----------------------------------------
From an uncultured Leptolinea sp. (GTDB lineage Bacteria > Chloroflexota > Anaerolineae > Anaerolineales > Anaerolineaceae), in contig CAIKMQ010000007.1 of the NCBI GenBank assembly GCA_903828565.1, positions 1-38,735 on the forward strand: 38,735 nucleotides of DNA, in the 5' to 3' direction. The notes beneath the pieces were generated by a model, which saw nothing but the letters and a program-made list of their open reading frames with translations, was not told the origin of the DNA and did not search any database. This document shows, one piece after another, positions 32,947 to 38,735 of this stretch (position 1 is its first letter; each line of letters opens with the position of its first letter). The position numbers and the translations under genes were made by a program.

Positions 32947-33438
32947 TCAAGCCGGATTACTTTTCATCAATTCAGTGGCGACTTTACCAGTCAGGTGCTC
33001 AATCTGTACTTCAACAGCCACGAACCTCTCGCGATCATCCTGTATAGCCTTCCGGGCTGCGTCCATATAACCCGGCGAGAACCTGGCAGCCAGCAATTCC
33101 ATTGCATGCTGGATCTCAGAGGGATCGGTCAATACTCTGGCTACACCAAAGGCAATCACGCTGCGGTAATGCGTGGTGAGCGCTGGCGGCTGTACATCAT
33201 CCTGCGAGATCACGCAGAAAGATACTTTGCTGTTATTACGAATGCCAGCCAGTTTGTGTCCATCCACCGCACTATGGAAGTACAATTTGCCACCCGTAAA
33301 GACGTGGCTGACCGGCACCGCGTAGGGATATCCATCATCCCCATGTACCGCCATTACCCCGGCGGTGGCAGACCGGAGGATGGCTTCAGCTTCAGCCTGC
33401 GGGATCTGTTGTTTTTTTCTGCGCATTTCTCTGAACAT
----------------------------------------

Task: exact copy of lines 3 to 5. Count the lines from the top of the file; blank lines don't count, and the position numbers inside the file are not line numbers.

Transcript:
32947 TCAAGCCGGATTACTTTTCATCAATTCAGTGGCGACTTTACCAGTCAGGTGCTC
33001 AATCTGTACTTCAACAGCCACGAACCTCTCGCGATCATCCTGTATAGCCTTCCGGGCTGCGTCCATATAACCCGGCGAGAACCTGGCAGCCAGCAATTCC
33101 ATTGCATGCTGGATCTCAGAGGGATCGGTCAATACTCTGGCTACACCAAAGGCAATCACGCTGCGGTAATGCGTGGTGAGCGCTGGCGGCTGTACATCAT